A controversial 115ft wind turbine has collapsed after being hit by heavy winds.
The £250,000 tower, which stood as tall as a ten storey building, was hit by gale force gusts of 50mph which caused the blades to spin out of control.
The structure then caught fire and collapsed at a farm in Bradworth, Devon, leaving a “mangled, blackened wreck with melted blades”.
Margaret Coles, Chairwoman of Bradworthy District Council, said hail storms and strong winds have hit the area and the turbine, installed just three years ago, simply could not withstand the wind.
“The bolts on the base could not withstand the wind and as we are a very windy part of the country they [the energy company] have egg on their face,” she said. “There are concerns about safety.”
The Bradworthy Parish Council, who opposed the turbine, expressed concern that there was “nothing exceptional” in the speed of the winds.
Installed by renewable energy company Dulas it was supposed to have a life expectancy of 25 years.
They noted that “wind speeds are part of our root-cause investigation”.
It was erected in July 2010 despite fierce opposition from local residents, who said it would be a noise and visual nuisance.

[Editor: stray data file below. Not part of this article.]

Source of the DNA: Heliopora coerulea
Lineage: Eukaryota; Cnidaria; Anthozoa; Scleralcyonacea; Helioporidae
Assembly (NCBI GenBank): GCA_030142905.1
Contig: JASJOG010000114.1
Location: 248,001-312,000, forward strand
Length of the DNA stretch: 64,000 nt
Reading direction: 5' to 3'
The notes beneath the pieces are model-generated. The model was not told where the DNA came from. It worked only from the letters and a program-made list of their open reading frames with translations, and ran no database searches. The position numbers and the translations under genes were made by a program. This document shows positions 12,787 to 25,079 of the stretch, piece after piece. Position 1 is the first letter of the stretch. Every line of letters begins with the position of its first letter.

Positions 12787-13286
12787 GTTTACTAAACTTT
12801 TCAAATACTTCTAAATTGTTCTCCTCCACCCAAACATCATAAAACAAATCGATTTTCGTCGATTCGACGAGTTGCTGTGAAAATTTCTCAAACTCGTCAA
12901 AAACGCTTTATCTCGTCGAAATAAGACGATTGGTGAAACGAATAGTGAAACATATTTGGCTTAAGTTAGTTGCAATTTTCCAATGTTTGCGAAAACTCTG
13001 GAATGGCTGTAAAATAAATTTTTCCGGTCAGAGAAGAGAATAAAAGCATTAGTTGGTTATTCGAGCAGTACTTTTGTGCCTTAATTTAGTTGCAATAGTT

Councillor Keith Tomlin said: “We are relieved that no one was injured. But had this happened in daytime there was a chance of serious injury to workers on the farm where it was located or to the public on the road nearby.
“Of greater concern is that Torridge District Council have recently approved the erection of a second turbine of the same size and manufacture at this location that would have been closer to the public road.”
Mrs Coles said energy companies have been targeting the area, with around 25 turbines put up in the last few years.
“These companies are trying to cover what was once a remote rural area with concrete.”
The Endurance Wind Power E-3120 50kW device was the first model of its kind to be erected in the UK when it was installed at East Ash Farm in Bradworthy.
A spokesman for Wales-based firm Dulas said the generator had a five-year warranty, adding: “We can reassure the local community that due to the isolated location of the turbine, no one was put at risk and we are currently working hard to establish the precise cause of the incident.
“Our technical team is one of the most experienced in the UK. They are working alongside the turbine manufacturer to conduct a full root-cause analysis investigation. We will continue to keep communication open and provide updates as and when we have further information.”
Bob Barfoot, North Devon chairman of the Campaign to Protect Rural England, described is as a “mangled, blackened wreck with melted blades”.
He added: “The blades would have rotated beyond the allowable maximum speed and destroyed the whole turbine.”
The owners of East Ash Farm have recently been granted planning permission by Torridge District Council to erect a second device.
|Wind Watch relies entirely
on User Funding